One of these themes is the past’s elisions with the present, and the future’s ability to absorb them both. For instance, “Three Notes, One Wind” depends on the comingling of historical eras. The poem begins by recalling the burning of the Alexandria Library in 48 BCE. The poem then transitions to the ugly events in Charlottesville in 2017, that scene of “injury / death, and the wind in its long running.” The final stanza appears to double back in time, referencing Bosch’s painting, “Garden of Earthly Delights.” But that famous artwork is configured as a pinata in our continuous present, with wind rising again: “here are children of the wind, waiting with their bats…” What connects these moments is destruction’s blunt force. The pinata is the least violent of them, but it’s an image of force all the same.
A similar sentiment propels “For the Students (and All) Who March Against Gun Violence.” The first stanza, titled “1956,” recalls a memory of children playing with toy guns: “we felt they were beautiful then.” The next and final stanza, “2018,” opens with these words: “A deadly silence has been living too long / in the corridors of power.” I don’t often care much for overtly political poetry, but Giannini balances this terrible subject with exacting power: what was once just childish gunplay has become for every American today our own imagining of the too-many places where actual gunfire now takes human lives with numbing frequency: “in crowds, churches, synagogues and / mosques, streets of our cities, schools, and our / intimate rooms.” In short, this poem also interconnects past and present, along with all manner of human places. They’re each in their own way sacred, and each deserves a renewed show of safety and decency.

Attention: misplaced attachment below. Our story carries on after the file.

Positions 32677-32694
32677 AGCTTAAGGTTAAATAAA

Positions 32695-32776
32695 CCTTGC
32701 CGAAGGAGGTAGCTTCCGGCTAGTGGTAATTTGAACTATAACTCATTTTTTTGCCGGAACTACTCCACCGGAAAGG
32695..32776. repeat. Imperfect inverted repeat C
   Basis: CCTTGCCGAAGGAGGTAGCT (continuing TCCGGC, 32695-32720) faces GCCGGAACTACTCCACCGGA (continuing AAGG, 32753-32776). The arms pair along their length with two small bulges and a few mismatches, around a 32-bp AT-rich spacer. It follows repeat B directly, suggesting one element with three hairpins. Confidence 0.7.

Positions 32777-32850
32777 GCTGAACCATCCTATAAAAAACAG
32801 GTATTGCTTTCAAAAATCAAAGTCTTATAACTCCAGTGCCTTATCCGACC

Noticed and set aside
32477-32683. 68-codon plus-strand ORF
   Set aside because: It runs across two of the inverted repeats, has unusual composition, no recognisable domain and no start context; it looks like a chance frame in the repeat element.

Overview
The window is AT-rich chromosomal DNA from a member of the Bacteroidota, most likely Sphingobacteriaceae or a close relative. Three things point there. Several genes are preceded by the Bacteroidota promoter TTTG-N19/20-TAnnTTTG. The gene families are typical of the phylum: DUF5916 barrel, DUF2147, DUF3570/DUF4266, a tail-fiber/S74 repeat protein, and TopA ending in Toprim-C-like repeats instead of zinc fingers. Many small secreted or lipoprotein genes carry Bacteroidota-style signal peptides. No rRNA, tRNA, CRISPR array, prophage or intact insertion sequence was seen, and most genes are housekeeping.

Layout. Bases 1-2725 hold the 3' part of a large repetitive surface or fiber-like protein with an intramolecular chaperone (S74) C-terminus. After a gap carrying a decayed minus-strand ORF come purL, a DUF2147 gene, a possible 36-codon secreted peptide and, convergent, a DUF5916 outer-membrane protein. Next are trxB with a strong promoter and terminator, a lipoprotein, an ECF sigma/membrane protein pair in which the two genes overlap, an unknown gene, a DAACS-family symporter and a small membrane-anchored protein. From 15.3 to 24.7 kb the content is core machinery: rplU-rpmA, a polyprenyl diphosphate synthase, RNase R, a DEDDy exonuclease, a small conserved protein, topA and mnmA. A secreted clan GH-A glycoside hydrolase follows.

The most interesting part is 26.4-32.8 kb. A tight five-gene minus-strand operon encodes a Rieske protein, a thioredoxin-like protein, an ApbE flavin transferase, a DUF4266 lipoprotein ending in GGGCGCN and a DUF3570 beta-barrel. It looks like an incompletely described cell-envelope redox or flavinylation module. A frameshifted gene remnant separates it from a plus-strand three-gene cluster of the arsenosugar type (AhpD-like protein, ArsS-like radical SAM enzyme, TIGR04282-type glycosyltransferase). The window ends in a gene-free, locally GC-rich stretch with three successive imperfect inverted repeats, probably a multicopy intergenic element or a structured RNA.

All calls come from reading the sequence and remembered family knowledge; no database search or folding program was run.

Part Four, “Memorials, Plus,” features one of Giannini’s best poems in this collection. Concluding the book, “Request” concerns mortality, and it speaks to the poet’s desire for cremation. Most evidently, the poem signifies the writer’s full awareness of the past, present, and his inevitable future. “Request” is also a fine nature poem, but notably the first stanza describes a resistance to any sort of physical blending after death:
I don’t want my skull
pelted by termites
shaken from their logs
with my skeleton
and organs to fine ash.
Giannini’s “Request” speaks to me quite well: I recently determined to be cremated—many years from now, I hope—and there is something reassuring in knowing that my own body won’t be targeted by hungry insects when I’m gone as well. For his part, Giannini concludes this final poem with a lively set of requests, one for the fate of his own poetry, and the other for his expected final resting place. What at first glance appears to be grim resignation to the indifference of nature and time becomes instead a joyful affirmation. It’s another reminder of why it’s always a pleasure to read David Giannini’s exceptional writing:
Please give my poems
to the weathers
and let others gnash the lines
with panthers’ teeth.
Oh and label
this clear-glass bottle
David’s last laugh.
Reviewed by Donald J. McNutt